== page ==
Child marriage is a major factor in adolescent pregnancies in Laos

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Child marriages have been linked to the highest rate of adolescent pregnancy in Southeast Asia.

Journal/conference: PLOS

Organisation/s:The University of Melbourne, Murdoch Children’s Research Institute and Burnet Institute

Media Release

From: Burnet Institute

Laos is the country with the highest rate of pregnancies among young women in Southeast Asia. But until recently, the underlying causes were not well understood.

New research has revealed that the acceptance child marriages, a lack of sexual health knowledge, power imbalances in relationships, alcohol use leading to forced sex, and girls’ lack of agency contribute to pregnancies before the age of 18.

According to the study Understanding diverse pathways to adolescent pregnancy in Lao People’s Democratic RepublicYoung marriages, viewed as the most acceptable solution to adolescent pregnant outside of a union and girls view marriages as an acceptable alternative education.

After marriage, couples are also under pressure to prove their fertility.

Marie Habito, Senior Research Officer at the Burnet Institute, said that understanding the context in which girls become pregnant can help policymakers create better programs to meet these girls’ needs.

“One of the key contributions of this study is that it shed light on adolescent girls’ personal experiences,” she said.

“This underscores the importance of giving adolescents space to communicate their needs and share their thoughts and expertise on matters that concern them.”

The male partner’s control over reproductive decision-making was also a key factor in young pregnancies, including the decision not to use condoms.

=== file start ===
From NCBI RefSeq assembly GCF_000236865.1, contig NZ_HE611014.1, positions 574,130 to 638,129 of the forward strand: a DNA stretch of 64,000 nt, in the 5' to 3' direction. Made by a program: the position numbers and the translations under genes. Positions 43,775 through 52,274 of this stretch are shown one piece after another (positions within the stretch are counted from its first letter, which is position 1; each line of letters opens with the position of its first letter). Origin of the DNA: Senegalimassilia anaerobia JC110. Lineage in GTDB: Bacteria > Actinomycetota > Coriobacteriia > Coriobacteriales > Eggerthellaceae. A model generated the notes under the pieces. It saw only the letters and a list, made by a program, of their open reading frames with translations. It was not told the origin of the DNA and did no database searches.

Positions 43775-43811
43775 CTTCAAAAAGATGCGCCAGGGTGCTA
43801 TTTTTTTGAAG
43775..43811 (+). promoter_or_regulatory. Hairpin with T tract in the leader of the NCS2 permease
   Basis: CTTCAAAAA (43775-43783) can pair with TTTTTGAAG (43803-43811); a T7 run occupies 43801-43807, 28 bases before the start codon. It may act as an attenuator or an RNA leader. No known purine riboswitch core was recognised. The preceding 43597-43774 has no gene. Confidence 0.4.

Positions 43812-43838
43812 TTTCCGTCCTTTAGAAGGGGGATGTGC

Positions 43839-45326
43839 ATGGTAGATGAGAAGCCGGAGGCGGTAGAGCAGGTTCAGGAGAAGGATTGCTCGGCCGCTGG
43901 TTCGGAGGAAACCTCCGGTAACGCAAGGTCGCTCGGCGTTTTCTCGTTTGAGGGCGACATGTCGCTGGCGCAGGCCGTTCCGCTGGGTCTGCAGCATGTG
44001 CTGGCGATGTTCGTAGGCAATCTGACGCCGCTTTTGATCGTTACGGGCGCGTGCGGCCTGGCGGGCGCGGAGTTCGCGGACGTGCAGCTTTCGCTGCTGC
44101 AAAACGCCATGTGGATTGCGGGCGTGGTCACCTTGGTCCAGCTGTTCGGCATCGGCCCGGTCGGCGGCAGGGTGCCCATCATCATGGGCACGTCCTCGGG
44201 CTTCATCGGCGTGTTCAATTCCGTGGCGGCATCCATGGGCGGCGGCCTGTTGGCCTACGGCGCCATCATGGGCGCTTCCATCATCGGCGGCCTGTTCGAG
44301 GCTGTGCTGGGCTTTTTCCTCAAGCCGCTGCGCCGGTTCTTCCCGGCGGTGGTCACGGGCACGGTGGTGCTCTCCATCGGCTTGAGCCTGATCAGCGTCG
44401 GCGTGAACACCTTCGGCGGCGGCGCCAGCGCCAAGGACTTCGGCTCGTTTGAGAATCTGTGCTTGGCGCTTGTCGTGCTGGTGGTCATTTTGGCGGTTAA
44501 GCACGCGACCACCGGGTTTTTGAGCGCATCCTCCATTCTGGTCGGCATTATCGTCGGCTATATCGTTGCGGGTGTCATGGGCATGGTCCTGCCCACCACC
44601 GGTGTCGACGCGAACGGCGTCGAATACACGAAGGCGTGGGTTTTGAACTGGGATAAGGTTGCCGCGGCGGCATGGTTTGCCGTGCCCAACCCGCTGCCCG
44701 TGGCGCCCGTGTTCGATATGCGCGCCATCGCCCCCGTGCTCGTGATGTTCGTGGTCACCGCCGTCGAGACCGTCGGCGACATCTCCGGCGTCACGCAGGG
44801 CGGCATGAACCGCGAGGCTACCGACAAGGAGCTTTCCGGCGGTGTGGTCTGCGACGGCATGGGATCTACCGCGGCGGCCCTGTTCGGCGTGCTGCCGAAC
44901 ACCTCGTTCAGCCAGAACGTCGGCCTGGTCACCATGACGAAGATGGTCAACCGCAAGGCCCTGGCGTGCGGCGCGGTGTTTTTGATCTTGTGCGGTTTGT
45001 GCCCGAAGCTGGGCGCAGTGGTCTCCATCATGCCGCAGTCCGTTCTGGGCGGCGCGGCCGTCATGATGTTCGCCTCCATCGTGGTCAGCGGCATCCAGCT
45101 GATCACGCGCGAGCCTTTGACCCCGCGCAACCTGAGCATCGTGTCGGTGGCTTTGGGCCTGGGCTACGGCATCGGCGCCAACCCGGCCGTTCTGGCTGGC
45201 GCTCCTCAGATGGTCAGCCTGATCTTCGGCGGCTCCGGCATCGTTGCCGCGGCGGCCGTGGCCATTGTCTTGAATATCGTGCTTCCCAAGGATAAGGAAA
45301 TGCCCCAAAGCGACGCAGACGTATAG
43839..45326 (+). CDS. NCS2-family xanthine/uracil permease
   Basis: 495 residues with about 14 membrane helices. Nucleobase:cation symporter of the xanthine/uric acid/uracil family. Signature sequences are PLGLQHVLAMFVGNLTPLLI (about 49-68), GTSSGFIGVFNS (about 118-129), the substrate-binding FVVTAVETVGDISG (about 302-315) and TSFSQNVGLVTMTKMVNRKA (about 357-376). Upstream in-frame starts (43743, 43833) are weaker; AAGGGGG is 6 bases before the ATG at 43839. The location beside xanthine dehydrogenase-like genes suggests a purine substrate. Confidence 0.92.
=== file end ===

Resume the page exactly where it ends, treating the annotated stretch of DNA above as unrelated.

Girls who took part in the study said that their husbands thought condoms were inappropriate for married couples, because they associated condoms and sexually transmitted infections with marital infidelity.

Researchers found many of the girls’ first sexual experiences happened under the influence of alcohol, or with assurances that the man involved would take responsibility for a potential pregnancy through marriage.

Interviews also suggested that girls viewed sexual health information as being ‘only for married people’ as many did not receive much information on reproductive health until after they were married or had given birth.

“The shopkeepers in the market and many people, especially [older] friends I know, they all told me to ‘be careful … [and] don’t focus on boys’. They said we would have a child if we stayed out late, played around and stayed up late. But I don’t really understand what they mean,” one participant said.

The paper is a part of a series of four countries, including Indonesia, Cambodia, and Malaysia, which was funded by UNFPA/UNICEF.

“Similar to our findings from Indonesia, in Laos, adolescent pregnancy was either a cause or consequence of child marriage and early union,” Dr Habito said.

“Our paper draws attention to the need for all adolescents to have access to comprehensive sexual education, to address harmful substance use — primarily alcohol — that leads to pressured and forced sex, and for programs to be developed that respond to sociocultural and financial drivers of child marriage and early union.”

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